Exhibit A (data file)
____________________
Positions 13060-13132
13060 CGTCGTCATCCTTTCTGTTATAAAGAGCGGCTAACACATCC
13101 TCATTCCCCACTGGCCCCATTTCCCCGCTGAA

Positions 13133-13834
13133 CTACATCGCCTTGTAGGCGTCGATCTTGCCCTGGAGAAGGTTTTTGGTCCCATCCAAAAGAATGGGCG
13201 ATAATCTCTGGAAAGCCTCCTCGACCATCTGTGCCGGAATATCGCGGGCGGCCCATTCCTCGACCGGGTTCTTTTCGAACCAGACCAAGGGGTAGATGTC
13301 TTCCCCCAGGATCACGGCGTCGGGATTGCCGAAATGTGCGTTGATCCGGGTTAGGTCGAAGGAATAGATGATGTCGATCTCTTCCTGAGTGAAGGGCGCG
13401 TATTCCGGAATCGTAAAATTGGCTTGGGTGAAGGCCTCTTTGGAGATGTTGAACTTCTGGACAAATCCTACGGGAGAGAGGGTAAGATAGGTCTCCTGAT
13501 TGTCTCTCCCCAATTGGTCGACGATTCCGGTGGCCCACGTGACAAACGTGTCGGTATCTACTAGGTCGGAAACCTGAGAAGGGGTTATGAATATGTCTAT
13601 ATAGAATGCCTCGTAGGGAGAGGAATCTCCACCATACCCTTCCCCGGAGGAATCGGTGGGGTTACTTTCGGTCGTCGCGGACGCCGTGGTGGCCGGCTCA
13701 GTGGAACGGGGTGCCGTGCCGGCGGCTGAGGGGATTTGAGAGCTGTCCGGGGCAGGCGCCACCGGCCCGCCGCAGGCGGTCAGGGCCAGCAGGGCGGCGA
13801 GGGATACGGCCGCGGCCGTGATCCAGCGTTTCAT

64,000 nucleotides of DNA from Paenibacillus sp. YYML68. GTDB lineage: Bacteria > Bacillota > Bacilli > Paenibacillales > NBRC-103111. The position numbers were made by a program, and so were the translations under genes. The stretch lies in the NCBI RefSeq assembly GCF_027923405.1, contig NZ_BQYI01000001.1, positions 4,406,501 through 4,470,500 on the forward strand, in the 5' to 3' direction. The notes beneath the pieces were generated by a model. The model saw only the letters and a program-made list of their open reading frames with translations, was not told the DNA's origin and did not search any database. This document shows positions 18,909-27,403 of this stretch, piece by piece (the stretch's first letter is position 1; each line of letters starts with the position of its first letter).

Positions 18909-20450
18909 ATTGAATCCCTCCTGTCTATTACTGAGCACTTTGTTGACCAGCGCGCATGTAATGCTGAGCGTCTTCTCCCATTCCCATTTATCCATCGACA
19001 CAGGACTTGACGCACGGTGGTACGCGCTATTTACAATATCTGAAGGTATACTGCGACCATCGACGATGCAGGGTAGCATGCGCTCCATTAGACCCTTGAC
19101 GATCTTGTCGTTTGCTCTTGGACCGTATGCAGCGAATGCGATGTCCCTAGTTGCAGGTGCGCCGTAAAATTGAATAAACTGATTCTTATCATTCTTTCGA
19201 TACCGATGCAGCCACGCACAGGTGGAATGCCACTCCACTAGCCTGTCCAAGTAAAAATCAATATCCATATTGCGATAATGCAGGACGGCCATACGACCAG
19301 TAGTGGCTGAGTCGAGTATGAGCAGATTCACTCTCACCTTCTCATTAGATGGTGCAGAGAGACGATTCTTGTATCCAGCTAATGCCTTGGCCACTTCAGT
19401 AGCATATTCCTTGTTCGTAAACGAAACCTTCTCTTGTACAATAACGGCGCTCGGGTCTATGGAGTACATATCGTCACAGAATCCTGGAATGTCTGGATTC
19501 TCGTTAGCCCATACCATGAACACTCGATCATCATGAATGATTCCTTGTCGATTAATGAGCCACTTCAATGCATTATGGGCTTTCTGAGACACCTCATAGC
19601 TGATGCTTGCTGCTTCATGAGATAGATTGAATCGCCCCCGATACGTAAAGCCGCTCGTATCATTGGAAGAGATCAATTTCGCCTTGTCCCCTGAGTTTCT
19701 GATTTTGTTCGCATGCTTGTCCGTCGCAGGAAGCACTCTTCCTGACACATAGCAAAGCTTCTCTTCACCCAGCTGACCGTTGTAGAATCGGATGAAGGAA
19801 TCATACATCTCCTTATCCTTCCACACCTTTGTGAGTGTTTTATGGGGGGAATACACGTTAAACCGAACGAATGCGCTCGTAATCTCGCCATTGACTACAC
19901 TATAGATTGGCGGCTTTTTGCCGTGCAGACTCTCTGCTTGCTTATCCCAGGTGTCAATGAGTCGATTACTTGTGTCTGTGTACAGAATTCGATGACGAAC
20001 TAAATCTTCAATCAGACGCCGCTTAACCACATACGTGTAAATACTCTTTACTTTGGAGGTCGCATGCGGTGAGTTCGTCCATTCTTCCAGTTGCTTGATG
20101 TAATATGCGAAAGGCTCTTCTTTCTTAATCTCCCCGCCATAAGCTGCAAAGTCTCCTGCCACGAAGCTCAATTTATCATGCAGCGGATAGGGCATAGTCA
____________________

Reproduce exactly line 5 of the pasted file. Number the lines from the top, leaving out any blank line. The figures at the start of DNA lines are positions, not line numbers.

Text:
13133 CTACATCGCCTTGTAGGCGTCGATCTTGCCCTGGAGAAGGTTTTTGGTCCCATCCAAAAGAATGGGCG